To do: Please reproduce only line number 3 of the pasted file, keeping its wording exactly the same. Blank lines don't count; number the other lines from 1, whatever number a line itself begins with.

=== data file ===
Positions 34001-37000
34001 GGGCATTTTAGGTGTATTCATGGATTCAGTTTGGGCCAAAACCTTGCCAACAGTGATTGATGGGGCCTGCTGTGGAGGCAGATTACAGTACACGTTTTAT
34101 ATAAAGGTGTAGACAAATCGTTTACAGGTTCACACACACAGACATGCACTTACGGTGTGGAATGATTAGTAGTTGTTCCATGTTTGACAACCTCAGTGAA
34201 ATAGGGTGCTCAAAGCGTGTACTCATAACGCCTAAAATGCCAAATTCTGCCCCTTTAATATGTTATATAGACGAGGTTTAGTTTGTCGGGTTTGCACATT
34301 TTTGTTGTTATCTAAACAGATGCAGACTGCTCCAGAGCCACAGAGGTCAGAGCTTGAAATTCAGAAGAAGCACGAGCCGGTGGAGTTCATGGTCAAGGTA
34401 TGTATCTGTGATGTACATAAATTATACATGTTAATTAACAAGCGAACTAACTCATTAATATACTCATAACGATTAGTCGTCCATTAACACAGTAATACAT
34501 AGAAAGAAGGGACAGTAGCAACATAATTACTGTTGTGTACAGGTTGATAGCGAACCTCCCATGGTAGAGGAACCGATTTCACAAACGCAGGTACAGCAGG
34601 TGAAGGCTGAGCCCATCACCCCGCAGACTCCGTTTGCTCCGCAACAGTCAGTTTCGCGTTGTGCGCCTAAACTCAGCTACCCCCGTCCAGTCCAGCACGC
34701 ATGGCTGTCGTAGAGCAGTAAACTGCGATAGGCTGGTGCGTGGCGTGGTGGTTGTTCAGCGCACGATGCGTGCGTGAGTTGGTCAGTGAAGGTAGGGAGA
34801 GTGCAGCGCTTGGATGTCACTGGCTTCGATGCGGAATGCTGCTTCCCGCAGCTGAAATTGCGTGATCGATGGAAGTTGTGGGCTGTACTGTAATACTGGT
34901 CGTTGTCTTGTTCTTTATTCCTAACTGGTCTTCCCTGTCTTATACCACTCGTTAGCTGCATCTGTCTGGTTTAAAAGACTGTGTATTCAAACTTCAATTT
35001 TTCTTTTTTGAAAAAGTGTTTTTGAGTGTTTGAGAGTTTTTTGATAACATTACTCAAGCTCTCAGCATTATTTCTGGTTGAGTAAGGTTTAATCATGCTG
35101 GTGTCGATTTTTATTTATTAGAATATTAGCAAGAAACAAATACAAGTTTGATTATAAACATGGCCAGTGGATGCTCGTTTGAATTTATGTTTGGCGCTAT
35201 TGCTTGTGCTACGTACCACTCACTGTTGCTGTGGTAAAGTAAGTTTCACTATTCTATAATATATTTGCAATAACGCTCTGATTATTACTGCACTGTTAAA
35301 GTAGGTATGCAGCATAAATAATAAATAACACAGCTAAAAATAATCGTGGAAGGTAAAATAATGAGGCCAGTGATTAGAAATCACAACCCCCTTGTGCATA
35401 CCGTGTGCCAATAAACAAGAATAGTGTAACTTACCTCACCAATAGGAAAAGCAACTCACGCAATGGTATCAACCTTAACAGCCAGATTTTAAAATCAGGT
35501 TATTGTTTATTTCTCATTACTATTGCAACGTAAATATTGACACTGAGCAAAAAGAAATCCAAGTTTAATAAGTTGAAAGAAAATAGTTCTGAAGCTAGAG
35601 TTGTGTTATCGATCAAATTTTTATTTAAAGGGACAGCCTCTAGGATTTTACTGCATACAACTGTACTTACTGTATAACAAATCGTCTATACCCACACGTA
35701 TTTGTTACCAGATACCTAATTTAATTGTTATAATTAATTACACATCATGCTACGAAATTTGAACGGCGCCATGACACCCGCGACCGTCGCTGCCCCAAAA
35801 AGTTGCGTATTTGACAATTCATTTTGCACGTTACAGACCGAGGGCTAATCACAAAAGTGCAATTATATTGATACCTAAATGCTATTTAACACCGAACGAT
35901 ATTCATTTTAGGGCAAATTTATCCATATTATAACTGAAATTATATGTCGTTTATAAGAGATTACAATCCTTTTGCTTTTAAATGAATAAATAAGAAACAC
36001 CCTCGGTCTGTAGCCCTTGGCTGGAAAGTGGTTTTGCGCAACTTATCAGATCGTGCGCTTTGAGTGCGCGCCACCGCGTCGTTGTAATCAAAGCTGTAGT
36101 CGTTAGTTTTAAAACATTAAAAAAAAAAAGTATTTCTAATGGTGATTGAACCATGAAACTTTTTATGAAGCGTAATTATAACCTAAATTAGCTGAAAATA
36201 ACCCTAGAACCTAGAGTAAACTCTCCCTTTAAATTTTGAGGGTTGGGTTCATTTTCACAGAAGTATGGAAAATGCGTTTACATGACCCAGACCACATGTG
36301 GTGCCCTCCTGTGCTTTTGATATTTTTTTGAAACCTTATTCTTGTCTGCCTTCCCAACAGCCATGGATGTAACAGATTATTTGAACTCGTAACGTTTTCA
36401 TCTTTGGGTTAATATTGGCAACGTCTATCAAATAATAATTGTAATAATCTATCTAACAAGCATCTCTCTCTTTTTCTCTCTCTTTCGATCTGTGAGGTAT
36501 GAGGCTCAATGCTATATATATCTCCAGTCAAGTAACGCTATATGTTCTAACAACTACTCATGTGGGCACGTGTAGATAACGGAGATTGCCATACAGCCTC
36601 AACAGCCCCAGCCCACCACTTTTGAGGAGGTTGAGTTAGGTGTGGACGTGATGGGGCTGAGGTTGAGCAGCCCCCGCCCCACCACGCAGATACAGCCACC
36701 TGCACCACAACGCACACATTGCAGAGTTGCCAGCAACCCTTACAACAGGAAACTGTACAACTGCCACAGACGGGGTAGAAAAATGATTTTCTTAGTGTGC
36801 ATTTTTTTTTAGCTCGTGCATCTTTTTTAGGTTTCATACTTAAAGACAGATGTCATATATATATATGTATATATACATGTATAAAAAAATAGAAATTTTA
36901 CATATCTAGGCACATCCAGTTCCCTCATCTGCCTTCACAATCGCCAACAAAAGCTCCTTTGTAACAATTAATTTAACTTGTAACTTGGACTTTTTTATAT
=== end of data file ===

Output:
34101 ATAAAGGTGTAGACAAATCGTTTACAGGTTCACACACACAGACATGCACTTACGGTGTGGAATGATTAGTAGTTGTTCCATGTTTGACAACCTCAGTGAA